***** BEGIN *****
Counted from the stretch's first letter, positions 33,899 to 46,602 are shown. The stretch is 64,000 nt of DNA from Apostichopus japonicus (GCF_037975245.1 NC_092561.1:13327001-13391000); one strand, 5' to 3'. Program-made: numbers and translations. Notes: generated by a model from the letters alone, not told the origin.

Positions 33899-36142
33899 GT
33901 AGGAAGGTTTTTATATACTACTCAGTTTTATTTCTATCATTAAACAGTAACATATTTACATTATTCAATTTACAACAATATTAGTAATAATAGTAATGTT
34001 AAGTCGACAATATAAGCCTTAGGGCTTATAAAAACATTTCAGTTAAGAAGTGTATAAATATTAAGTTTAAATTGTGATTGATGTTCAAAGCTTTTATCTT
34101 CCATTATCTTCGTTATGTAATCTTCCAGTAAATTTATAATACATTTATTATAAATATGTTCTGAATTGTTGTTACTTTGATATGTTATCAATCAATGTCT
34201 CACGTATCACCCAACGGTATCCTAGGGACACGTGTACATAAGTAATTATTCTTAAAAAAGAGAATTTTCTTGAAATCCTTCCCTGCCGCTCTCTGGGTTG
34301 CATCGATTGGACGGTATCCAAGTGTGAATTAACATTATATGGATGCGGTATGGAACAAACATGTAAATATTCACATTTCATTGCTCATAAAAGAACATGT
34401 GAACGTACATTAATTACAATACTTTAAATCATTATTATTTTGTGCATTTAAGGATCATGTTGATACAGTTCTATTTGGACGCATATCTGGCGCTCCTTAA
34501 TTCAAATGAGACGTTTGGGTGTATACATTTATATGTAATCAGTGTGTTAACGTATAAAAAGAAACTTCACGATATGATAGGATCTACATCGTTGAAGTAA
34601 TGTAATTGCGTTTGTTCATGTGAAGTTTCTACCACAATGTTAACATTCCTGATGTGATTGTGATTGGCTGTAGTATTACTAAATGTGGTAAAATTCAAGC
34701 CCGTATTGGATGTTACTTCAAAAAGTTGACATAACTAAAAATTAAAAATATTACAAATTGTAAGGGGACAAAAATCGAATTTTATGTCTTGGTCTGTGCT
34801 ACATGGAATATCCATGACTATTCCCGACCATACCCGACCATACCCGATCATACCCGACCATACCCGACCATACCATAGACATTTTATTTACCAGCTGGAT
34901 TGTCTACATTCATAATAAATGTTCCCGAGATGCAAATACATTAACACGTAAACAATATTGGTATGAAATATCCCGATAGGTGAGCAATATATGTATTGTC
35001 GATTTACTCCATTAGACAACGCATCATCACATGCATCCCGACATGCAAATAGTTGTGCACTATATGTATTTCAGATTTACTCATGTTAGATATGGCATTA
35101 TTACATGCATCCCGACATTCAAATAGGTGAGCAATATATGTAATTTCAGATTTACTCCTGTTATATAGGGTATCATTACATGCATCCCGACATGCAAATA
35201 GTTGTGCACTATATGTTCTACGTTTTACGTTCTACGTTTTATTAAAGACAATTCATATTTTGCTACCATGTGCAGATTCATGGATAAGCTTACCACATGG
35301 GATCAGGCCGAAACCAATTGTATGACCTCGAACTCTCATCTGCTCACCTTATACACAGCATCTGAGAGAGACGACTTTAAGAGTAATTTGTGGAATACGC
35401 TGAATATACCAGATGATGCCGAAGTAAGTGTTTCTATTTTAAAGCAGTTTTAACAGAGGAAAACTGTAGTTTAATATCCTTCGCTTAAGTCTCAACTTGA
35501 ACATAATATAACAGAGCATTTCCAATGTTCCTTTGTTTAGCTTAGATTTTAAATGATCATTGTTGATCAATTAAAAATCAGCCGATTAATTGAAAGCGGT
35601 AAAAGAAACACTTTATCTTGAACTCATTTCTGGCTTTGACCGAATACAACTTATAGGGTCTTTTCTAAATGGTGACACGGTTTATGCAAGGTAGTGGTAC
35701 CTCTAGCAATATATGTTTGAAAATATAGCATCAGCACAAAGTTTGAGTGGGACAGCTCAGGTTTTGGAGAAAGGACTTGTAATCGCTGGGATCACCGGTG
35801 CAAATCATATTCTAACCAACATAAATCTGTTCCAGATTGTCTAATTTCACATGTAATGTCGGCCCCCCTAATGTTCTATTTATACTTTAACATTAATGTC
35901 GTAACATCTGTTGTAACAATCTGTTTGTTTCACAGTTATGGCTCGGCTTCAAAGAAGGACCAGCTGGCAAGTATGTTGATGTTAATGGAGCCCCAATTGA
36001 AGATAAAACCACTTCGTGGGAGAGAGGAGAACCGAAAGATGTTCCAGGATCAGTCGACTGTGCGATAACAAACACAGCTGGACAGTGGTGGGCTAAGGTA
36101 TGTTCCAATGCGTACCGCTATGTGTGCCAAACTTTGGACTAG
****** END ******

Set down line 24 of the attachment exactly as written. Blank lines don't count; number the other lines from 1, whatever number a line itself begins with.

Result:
35901 GTAACATCTGTTGTAACAATCTGTTTGTTTCACAGTTATGGCTCGGCTTCAAAGAAGGACCAGCTGGCAAGTATGTTGATGTTAATGGAGCCCCAATTGA